Sorry, Guido, just to clarify. This Quanta laser, it sounds like it has a setting that is similar in technology to I think what is the well known MOSES technology from Lumenis, but they refer to it as Virtual Basket. But is it predicated on the same physical principles as the MOSES technology?

Dr. Guido Giusti:

Yes, it is a double-pulse emission of the laser. So basically there is a first emission, with a formation of a big bubble. When you have this maximum expansion of the first bubble, a second pulse will go through the bubble directly on the stone. So this is similar, again, because you can deliver a higher amount of energy on the stone, and to have less retropulsion. Even though I told you, Brian, in this case the stone was impacted, so it was not so important. It was just because I'm used to using this technology.

Dr. Brian Eisner:

[crosstalk 00:16:39] And... [inaudible 00:16:39]

Dr. Guido Giusti:

[crosstalk 00:16:39] You know, what I... Sorry.

Dr. Brian Eisner:

No, I was going to take some questions about your laser settings. Is that okay?

Dr. Guido Giusti:

Yes, please.

Dr. Brian Eisner:

So I see you choose 0.4 and 50, and I also see that you remarked about the composition of the stone when you saw it. So maybe I would start by saying, is 0.4 and 50 your standard settings for the ureter? Is it your standard settings only for a dihydrate stone? Or if you saw, let's say, what looked more like a monohydrate stone, or uric acid stone, in the ureter, would you start with the same settings? Maybe we could spend a few moments on this, since it seems to be a very important topic.

Dr. Guido Giusti:

Yes, this is a very important topic. For me, this stone, again, was still a stone in the kidney, not in the ureter, because it was just at the UPJ. So I used this high-frequency, because as you have seen, I had the stone under full control, visibility was very good. Usually I don't use such a high frequency in the ureter, because in the ureter there is the risk to damage the ureteral mucosa. So usually I start with a little bit more power, but much less frequency. And as you have seen, the difference... In the real ureter, I start from firing in the center of the stone. Instead here, I start from the surface, as I do usually in the kidney. I always use these [inaudible 00:18:13] by myself. I think that there is no standard value for a good treatment. I always tell to my young colleague, I always taste the stone, because you don't know how it react really to your laser.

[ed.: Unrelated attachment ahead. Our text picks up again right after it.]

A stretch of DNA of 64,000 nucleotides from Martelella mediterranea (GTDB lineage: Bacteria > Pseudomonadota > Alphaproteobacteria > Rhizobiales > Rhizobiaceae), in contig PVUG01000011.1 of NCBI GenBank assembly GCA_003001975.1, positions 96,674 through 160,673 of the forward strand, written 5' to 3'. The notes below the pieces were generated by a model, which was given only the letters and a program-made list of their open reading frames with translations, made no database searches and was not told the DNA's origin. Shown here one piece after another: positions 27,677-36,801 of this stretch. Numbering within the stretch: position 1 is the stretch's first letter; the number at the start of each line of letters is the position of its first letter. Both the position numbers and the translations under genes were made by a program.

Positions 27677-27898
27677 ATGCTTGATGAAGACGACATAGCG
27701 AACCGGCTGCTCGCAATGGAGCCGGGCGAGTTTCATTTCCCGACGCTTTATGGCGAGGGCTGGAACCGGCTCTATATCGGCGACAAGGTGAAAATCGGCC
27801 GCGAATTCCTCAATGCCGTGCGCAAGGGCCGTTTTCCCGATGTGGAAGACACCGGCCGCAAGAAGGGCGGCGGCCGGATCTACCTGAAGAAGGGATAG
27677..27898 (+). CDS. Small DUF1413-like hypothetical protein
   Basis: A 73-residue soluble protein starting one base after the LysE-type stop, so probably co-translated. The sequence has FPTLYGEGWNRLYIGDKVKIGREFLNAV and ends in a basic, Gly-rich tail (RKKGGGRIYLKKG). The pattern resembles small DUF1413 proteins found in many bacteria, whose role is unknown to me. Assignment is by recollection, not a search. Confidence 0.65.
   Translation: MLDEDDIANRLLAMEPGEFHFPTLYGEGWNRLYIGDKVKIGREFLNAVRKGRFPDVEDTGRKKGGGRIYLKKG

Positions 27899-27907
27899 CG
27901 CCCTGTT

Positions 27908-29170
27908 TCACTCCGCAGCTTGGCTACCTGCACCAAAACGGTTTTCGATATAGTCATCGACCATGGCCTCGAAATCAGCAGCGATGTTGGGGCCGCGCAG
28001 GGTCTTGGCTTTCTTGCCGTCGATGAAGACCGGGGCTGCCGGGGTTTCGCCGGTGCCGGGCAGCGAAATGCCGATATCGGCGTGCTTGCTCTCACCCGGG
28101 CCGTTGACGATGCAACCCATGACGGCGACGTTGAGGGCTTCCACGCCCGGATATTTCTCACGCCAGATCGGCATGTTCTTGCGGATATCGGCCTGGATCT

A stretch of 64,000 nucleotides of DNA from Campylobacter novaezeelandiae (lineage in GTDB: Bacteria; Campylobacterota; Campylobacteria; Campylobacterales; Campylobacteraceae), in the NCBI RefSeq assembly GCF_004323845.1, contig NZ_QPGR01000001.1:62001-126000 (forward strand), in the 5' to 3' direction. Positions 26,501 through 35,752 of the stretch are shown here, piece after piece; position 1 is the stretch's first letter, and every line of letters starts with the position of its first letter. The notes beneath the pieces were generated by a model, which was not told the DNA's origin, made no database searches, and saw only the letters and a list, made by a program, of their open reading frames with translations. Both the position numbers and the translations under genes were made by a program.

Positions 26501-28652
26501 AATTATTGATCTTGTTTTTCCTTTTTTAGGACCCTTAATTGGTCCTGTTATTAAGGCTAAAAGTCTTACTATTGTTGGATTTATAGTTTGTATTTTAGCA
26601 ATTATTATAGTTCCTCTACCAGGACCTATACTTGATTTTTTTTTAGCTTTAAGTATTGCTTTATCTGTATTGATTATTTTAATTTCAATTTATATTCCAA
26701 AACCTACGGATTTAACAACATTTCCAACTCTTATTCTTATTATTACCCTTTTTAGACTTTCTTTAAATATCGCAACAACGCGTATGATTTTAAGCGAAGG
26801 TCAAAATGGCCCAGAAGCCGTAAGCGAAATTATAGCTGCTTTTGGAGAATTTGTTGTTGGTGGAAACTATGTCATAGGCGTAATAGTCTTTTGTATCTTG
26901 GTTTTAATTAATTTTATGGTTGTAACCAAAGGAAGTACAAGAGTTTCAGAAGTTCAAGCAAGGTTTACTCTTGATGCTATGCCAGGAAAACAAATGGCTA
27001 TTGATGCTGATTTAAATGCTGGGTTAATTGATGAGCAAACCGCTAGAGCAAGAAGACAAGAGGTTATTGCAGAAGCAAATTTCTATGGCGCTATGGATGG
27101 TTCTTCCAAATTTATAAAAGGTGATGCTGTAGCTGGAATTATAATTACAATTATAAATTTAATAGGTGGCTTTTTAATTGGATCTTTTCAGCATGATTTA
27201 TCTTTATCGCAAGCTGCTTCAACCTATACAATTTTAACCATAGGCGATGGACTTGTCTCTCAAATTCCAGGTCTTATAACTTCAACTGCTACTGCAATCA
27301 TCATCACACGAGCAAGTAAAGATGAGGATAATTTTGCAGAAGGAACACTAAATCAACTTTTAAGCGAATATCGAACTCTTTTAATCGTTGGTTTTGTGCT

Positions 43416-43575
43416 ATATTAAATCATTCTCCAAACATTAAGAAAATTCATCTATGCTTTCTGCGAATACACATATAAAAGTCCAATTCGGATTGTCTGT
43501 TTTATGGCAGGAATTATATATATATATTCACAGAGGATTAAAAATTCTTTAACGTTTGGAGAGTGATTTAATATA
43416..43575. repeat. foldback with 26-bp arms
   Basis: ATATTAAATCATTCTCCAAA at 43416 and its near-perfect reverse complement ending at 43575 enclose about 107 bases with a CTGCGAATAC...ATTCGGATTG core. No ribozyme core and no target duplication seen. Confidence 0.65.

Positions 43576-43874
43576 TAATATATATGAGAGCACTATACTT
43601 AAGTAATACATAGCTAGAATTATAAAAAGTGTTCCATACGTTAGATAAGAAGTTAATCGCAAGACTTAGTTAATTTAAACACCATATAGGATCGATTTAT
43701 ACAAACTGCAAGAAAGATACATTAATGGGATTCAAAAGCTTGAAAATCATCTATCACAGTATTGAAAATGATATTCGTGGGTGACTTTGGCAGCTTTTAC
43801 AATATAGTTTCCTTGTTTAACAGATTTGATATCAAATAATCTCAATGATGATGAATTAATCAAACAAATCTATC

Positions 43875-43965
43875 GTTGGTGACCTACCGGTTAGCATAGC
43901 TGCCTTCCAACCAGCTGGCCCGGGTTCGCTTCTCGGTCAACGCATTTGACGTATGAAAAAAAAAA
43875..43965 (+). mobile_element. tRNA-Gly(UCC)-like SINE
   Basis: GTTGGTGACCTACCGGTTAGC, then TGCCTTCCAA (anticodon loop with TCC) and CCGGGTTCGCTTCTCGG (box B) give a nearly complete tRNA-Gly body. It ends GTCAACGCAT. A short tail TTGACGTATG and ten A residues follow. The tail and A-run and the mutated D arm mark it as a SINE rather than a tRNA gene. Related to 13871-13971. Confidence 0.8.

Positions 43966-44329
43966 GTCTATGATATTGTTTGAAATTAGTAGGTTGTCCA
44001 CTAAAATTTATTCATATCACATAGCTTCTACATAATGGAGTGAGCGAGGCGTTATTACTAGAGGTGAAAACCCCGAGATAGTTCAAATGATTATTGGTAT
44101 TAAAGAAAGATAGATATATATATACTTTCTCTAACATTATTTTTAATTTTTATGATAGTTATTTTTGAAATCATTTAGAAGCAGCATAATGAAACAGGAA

Dr. Guido Giusti:

So usually I start like this in the kidney, but then you have to react. If you have the feeling that you are doing a good job, I go on with this. For sure, I don't use, as many American friends are doing, 0.2. Because for me, 0.2 is a little bit too... The energy is not enough. Usually my minimum is 0.4. Because don't forget that what breaks the stone is the energy. So 0.2 sometime is a little bit not enough. What about you, Brian? Do you do the same, do you have different habits?

Dr. Brian Eisner:

I would highly agree, Guido. I would say that for actually the majority of my cases in the kidney or the ureter, I tend to start at 0.4 or 0.5 and 50. And then, like you said, I like to taste how the stone is going to break, and then adjust my settings accordingly. So they're very similar. I also do agree, I have some people I respect tremendously who do use settings like 0.2 and... Oh, you're video [inaudible 00:19:38].

Dr. Guido Giusti:

Sorry.

Dr. Brian Eisner:

0.2 and 80. But I find that for me, I prefer a little bit more power, I prefer 0.4 and 0.5. Would you mind telling me, Guido, what would be the absolute highest settings that you'd be comfortable with in the ureter? Or do you have such a thing?

Dr. Guido Giusti:

Well, in the ureter usually I don't exceed 20Hz and 1J. Usually I start with 0.6, 0.8, 10-15Hz. Then it depends on how you have the control of the ureter, because don't forget, high-power setting is for kidney, not for the ureter. Because in the ureter, it's risky. Don't forget that we have to break only the stone, and not the mucosa. So usually, I use high-power setting only in the kidney.

Dr. Guido Giusti:

Look, Brian, I want to highlight this movement that I'm doing with my right hand. You see, this is called painting. It's a very delicate movement. It's, I would say, a result of a pronation/supination of my hand, in order to stay always on the surface of the stone. Because as soon as you go in the center, you have the risk to generate big fragments, and to take care of a big fragment is always much more cumbersome than to take care of a big stone and painting on the surface.

Dr. Brian Eisner: